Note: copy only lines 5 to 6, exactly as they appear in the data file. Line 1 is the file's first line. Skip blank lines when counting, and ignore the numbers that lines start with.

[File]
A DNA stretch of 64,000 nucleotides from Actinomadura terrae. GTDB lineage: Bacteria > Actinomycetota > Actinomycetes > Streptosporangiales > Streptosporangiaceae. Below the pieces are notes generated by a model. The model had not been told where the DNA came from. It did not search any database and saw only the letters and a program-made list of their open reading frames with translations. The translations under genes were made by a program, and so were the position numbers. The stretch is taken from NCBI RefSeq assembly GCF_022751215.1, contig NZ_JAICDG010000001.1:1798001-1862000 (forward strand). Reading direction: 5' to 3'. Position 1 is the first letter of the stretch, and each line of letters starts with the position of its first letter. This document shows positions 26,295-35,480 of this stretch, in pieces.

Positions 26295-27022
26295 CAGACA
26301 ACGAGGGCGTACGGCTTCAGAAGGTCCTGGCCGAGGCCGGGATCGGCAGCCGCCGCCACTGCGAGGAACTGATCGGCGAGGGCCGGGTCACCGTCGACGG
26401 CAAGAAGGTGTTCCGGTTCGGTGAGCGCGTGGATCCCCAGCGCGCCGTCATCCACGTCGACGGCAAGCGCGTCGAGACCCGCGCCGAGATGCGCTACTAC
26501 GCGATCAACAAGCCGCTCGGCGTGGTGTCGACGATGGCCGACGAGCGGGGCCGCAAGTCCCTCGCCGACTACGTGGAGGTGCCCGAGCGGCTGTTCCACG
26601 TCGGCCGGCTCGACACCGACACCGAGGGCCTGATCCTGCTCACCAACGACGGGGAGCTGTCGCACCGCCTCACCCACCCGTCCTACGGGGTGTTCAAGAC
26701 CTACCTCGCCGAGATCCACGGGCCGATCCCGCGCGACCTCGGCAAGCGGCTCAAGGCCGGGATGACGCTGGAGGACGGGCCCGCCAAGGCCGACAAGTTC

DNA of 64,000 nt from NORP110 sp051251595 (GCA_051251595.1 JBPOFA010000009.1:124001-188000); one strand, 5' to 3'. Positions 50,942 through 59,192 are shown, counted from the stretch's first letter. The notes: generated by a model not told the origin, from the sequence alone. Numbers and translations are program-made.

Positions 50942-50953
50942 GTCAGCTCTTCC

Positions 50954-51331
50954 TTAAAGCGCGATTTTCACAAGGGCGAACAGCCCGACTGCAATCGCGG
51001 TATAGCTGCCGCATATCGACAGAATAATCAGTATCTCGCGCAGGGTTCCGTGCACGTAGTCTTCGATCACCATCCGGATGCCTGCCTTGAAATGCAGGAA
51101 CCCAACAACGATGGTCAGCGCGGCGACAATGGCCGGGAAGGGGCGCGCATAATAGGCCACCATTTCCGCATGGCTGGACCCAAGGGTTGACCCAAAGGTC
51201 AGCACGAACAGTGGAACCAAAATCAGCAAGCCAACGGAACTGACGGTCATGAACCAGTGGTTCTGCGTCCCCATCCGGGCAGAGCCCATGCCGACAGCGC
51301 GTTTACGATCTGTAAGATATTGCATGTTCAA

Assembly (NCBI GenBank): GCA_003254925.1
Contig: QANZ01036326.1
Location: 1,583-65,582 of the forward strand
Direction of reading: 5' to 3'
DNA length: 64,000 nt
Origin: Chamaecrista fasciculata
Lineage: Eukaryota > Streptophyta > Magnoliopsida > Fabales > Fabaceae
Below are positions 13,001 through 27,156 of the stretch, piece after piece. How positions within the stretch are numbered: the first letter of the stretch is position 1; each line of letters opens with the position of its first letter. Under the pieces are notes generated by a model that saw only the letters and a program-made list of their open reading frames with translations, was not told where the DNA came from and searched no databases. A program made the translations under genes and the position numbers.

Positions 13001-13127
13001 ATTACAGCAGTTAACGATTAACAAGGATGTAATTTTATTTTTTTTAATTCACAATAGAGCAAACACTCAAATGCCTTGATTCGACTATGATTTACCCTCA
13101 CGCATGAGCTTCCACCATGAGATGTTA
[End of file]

26401 CAAGAAGGTGTTCCGGTTCGGTGAGCGCGTGGATCCCCAGCGCGCCGTCATCCACGTCGACGGCAAGCGCGTCGAGACCCGCGCCGAGATGCGCTACTAC
26501 GCGATCAACAAGCCGCTCGGCGTGGTGTCGACGATGGCCGACGAGCGGGGCCGCAAGTCCCTCGCCGACTACGTGGAGGTGCCCGAGCGGCTGTTCCACG